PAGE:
One winter and two spring wheat cultivars were employed to examine growth deficiencies and the feasibility of using wheat seedlings as Cd biomarkers. Biomasses, root system morphological characteristics and the physiological responses of antioxidant and photosynthetic capacities were assessed to evaluate the Cd toxicity of different wheat cultivars. This study aimed to: (1) select efficient biomonitoring symptoms from the 18 tested parameters sensitive characteristics; (2) compare the cultivar-dependent Cd responses among three cultivars; and (3) evaluate the suitability of using these cultivars as biomarkers of Cd contamination according to their Cd sensitivities.

Materials and Methods

Plant materials

Three widely planted wheat cultivars were used in this study. The wheat cultivars Xihan1 (XH) and Longzhong1 (LZ) were provided by the Agronomy College, Gansu Agricultural University. XH (spring wheat) and LZ (winter wheat) were widely cultivated local cultivars planted in spring and winter, respectively. Dingfeng16 (DF), a newly bred spring wheat cultivar with high drought and disease resistances, was kindly provided by the Dry Farming Scientific Research Extension Center of Dingxi City, Gansu Province.

Culture and treatments

The seeds of the three cultivars were washed with ultrapure water three times after sterilisation in 1% NaClO for 20 min. Seed germination was carried out in 9 cm plates with exactly 20 seeds placed in each plate. Germinating seeds were exposed to different Cd concentrations (2.5 mg·L−1, 5 mg·L−1, 10 mg·L−1, 20 mg·L−1 and 40 mg·L−1) and seeds in ultrapure water were set as control (CK). Each treatment was performed in three replicates. The plates were then kept at 25 °C in a plant incubator. After 36 h of germination, the longest and total root lengths of each seed were measured.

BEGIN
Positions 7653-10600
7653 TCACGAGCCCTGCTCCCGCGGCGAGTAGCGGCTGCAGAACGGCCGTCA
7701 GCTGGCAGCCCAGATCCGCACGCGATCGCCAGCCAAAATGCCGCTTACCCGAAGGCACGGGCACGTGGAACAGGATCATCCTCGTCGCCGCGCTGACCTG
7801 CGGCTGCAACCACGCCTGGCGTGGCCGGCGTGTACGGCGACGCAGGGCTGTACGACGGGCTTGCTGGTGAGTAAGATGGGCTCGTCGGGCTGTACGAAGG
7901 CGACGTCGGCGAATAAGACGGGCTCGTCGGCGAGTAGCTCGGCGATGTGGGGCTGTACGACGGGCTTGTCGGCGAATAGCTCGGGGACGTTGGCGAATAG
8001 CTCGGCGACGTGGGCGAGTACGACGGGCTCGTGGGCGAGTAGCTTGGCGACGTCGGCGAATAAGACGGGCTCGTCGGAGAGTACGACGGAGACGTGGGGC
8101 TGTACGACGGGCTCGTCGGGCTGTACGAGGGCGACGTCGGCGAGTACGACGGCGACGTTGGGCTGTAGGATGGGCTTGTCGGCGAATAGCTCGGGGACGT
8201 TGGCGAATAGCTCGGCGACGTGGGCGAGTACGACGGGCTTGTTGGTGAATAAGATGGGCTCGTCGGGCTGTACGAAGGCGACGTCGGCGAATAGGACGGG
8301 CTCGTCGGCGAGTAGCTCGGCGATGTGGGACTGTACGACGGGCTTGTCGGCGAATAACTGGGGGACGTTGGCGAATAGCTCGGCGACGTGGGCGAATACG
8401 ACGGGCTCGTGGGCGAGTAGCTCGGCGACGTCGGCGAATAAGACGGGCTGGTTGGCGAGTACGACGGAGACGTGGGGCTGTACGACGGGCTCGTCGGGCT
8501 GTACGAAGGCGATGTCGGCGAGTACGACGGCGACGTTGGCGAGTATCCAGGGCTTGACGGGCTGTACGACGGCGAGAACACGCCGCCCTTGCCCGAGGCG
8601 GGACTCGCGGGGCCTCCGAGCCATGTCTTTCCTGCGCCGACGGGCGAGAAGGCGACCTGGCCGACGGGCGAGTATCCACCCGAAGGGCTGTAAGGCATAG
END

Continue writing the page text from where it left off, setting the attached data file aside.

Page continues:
The germinated seedlings were transferred into culture flasks containing Hoagland nutrient solution and were kept in light/dark conditions at 25 °C/18 °C for 16 h/8 h. The treatment of Cd (in CdCl2) continued according to seedling germination: 2.5 mg·L−1, 5 mg·L−1, 10 mg·L−1, 20 mg·L−1 and 40 mg·L−1 and the seedlings grown in the Hoagland nutrient solution were set as control. Three seedlings were planted in each flask and each treatment was performed in triplicate. The roots and shoots were harvested after 7 days.